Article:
In brief, effective application of statistics cannot only help you obtain money but also see that money from federal agencies, foundations, etc. is intelligently applied.
If you are interested, I will be speaking at the Society For the Advancement Of Chicanos And Native Americans In Science annual conference in Long Beach on Saturday , Discovery and Societal Impact with Statistical Science. You can come to hear much more on this topic (or just read my next blog post).
Check out our latest game we will soon be using to collect data. You can download Making Camp free for your iPad. Play with your children, hand them your iPad to do something productive or take a little break yourself (you deserve it)
I’ve decided on my new career after we get 7 Generation Games into the hands of millions of players. I’m going to take some time off and become a travel blogger. I’m not going to be your typical travel blogger though. You won’t be reading posts from me about backpacking because that involves sleeping in the dirt and not taking showers both of which, as The Invisible Developer frequently tells me, show great lack of appreciation for our ancestors hard work in creating a civilization where we have houses and running water.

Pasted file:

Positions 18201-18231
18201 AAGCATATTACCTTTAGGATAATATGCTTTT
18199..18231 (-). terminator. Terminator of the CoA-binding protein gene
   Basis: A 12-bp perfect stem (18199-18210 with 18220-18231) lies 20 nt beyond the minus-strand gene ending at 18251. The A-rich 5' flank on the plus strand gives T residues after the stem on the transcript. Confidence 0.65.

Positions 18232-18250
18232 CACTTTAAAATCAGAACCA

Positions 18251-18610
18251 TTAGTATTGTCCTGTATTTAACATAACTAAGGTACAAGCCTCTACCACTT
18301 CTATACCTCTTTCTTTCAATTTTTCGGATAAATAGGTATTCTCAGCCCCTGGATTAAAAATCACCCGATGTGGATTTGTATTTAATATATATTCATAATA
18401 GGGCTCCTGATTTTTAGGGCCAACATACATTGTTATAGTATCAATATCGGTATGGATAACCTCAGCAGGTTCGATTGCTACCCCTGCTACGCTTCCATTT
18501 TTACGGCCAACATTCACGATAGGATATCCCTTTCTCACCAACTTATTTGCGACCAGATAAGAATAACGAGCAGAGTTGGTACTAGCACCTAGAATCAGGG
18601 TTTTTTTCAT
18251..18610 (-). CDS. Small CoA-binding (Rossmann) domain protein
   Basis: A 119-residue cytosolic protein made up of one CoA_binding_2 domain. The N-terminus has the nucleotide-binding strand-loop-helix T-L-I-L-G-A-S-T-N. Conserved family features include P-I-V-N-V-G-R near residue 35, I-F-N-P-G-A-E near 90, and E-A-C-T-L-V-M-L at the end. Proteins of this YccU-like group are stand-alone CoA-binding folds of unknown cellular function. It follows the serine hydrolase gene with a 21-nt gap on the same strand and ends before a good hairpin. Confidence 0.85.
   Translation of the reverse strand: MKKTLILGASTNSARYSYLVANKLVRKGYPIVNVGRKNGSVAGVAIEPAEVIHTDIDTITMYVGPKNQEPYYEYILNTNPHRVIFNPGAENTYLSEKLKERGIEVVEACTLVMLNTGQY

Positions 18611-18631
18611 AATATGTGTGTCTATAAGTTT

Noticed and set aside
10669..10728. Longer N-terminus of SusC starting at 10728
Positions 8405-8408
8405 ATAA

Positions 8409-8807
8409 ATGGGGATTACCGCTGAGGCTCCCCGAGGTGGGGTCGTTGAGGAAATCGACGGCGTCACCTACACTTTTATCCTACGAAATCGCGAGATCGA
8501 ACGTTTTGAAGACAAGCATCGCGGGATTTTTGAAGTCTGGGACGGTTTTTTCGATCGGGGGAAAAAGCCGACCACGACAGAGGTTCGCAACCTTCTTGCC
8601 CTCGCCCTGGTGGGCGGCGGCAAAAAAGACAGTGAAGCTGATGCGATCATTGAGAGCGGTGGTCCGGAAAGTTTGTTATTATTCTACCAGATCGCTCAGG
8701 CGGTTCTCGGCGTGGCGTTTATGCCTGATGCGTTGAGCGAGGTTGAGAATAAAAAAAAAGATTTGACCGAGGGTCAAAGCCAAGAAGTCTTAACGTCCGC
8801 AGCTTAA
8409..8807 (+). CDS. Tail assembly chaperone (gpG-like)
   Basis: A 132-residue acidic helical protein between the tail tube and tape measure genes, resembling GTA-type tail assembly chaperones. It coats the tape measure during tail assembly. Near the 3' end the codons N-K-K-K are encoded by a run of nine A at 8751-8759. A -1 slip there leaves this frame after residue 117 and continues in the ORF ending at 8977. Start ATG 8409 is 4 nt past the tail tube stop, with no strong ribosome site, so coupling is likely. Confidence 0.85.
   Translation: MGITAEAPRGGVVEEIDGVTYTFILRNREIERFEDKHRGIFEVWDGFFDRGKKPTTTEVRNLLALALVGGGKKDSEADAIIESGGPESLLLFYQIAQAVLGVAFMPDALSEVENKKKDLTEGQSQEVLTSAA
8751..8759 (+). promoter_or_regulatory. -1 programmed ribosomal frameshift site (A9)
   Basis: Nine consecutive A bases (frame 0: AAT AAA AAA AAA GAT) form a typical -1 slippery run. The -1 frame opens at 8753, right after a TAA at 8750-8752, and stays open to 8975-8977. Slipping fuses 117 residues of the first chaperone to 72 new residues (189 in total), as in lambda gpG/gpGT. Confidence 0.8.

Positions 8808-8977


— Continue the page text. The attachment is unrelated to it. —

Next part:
I’m also not going to be one of those people writing about exotic, fantastically expensive vacations all around the world. For one reason, those vacations generally entail 20 hours or more of flying, which is only considered a good time if you’re really, really into masochism.
Nope, Random Travel Blog is going to be just like this blog where I basically ramble on about whatever the hell I feel like that day. In practice for that, I thought today I would talk about what you got for a roughly 972% increase in hotel costs. Just randomly, I happen to have stayed in a lot of hotels lately that ranged in price from under $60 to nearly $600 a night. Those at both ends of the spectrum were less and more, respectively, than I would have chosen to pay but happened to be the only options available in the cities where I needed to be at the time. Having a lot of experience staying in hotels across the spectrum I got to thinking about what you get when you pay one-third as much as usual or 3 times as much and whether it is worth it. So, here are my random observations.